Once you know bed bugs are to blame for your morning bites and skin rash, a completely new phase has started in your life! If this is the first time you have experienced the chaos and stress these little red devils cause then you are in for a shock if you don’t act right away…..
It should be your top priority, so now you realize you need to get rid of them; but it’s not going to be easy! Actually, bed bugs are difficult pests to eradicate. You might have heard that replacing your carpet can help, and it is actually one of many ideas and suggestions that we could give you if you want to get started.
However, is it enough? We’re covering the matter thoroughly for you and giving you a concise and helpful answer.
Where do bed bugs hide?
The reason why bed bugs survive is that they know how to hide during the day. You will likely never see them around when there’s daylight because they only come out at night to drink their share of blood, which may be enough for a couple of days, and even more than that. Can Bed Bugs hide on your body?
Their hiding spots include virtually anywhere dark, especially small spaces where they can feel safe. So, in a practical way, you may want to look for them in:
- Cracks on your walls
- Any fold or opening on your wallpaper
- Old furniture, especially when it has an uneven or cracked surface
- Small crevasses on your mattress
- Piled up newspaper or magazines
- Hidden areas in your wall or under the furniture
If there is dust accumulated, there’s a chance that bed bugs can live there because dust usually accumulates in areas that are hidden, difficult to reach or very rarely cleaned up. That’s why carpets are another likely hiding place. They are actually an important place to look for bed bugs, especially if you don’t vacuum very often.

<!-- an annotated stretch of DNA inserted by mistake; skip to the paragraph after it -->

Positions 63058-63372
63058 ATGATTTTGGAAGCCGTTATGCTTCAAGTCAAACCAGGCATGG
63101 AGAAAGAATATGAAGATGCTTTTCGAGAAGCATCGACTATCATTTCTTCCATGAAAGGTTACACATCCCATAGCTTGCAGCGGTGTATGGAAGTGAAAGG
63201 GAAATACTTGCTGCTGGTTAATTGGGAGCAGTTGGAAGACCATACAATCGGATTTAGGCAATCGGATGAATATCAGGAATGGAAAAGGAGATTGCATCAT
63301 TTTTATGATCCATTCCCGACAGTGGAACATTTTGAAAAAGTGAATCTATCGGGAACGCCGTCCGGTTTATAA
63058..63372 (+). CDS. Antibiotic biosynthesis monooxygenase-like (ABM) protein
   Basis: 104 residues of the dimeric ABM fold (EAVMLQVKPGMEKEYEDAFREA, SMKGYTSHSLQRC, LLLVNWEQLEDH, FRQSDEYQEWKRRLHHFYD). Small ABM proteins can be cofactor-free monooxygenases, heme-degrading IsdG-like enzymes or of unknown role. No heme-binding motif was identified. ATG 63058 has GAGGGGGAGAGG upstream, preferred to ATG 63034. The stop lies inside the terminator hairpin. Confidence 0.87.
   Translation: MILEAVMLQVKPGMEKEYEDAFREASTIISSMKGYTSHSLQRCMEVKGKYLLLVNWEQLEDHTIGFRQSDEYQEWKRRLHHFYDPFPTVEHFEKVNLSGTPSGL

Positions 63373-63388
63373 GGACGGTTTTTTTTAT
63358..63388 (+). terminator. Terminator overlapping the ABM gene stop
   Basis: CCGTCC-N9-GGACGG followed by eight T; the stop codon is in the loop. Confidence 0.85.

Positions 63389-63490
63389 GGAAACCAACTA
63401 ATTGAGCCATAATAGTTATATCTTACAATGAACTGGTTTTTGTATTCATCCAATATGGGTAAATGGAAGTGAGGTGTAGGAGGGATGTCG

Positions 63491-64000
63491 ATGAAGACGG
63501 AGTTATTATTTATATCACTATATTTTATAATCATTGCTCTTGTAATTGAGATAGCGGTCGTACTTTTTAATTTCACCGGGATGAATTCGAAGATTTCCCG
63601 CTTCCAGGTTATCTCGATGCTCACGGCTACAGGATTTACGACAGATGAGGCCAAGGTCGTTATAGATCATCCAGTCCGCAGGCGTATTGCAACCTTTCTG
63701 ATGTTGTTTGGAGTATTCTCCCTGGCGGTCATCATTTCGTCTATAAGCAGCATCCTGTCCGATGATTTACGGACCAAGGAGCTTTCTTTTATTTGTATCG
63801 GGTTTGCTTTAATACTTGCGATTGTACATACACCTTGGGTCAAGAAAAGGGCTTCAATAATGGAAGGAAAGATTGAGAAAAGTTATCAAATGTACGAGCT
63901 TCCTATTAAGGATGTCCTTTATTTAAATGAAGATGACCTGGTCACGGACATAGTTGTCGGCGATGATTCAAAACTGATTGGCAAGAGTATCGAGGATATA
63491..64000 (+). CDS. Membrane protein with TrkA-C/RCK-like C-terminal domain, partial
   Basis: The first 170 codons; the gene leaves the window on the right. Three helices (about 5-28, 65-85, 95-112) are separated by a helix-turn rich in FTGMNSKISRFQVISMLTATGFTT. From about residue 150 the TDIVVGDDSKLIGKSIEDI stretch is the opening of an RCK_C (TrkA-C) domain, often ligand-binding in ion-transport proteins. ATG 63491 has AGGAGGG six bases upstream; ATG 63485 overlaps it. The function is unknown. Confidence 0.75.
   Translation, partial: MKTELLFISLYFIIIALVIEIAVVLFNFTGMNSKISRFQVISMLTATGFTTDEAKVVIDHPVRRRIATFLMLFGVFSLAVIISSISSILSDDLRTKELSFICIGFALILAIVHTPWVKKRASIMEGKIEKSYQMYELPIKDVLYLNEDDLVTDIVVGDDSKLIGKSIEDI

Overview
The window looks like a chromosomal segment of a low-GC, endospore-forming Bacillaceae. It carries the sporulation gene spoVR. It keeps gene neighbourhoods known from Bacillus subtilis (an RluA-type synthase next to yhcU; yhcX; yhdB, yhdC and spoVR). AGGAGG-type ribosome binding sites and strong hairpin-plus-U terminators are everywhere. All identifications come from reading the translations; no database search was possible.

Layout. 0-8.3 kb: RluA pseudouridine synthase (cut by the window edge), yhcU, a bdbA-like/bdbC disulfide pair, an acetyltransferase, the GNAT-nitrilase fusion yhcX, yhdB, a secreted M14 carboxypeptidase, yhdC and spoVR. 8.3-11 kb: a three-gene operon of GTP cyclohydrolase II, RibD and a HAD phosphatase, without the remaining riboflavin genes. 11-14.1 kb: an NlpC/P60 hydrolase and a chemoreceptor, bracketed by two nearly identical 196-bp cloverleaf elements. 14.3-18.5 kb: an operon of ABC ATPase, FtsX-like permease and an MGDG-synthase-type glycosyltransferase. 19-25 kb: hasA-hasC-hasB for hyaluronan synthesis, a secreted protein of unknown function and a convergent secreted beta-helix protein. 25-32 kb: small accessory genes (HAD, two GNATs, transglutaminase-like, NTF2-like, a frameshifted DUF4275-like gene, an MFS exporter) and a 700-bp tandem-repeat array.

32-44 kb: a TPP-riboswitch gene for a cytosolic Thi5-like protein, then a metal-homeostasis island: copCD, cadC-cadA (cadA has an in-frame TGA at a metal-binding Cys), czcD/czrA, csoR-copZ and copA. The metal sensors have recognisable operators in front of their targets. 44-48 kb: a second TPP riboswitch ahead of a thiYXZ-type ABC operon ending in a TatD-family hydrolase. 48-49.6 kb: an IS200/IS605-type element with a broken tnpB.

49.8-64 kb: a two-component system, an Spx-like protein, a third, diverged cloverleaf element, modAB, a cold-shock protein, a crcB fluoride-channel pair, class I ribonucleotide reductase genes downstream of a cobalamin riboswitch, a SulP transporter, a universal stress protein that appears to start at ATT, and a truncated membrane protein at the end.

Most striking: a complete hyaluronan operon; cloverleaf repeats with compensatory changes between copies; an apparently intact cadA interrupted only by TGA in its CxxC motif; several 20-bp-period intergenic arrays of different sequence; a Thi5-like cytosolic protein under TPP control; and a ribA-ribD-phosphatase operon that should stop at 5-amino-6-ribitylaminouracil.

Replacing the carpet to get rid of bed bugs
For all of the above, carpets need to be vacuumed to get rid of bed bugs. And, if you have a severe infestation, you may even want to replace them because you never know when one of them survives your cleaning protocol.
You don’t need to replace your carpet every time you get a bed bug infestation, though. Sometimes, heat treatment of your carpet is enough to kill bed bugs, and constant vacuuming will do the rest. Remember that bed bugs can’t survive extremely high temperatures. They die almost immediately with a temperature that’s near the boiling point. So, treating your carpet regularly with hot steam using steamers can be a smart solution if you don’t want to alter your home decoration. However, you need to be careful, because you might get yourself burned in the process, and not all steam cleaning devices are appropriate for the task.
In the process of cleaning, you may also include vacuuming. And, if you do, make sure that you’re disposing of the vacuum bag immediately, using a double or triple bag to make sure that no creature is escaping.
Sure, if you don’t mind spending extra money, you can simply replace your carpet, and you won’t have to go through all of that trouble. But this is only one of many recommendations, and it is actually a prevention strategy, not an immediate solution to your bed bug problem. Cleaning or replacing your carpet won’t get rid of bed bugs by itself if not accompanied by other extermination and prevention methods.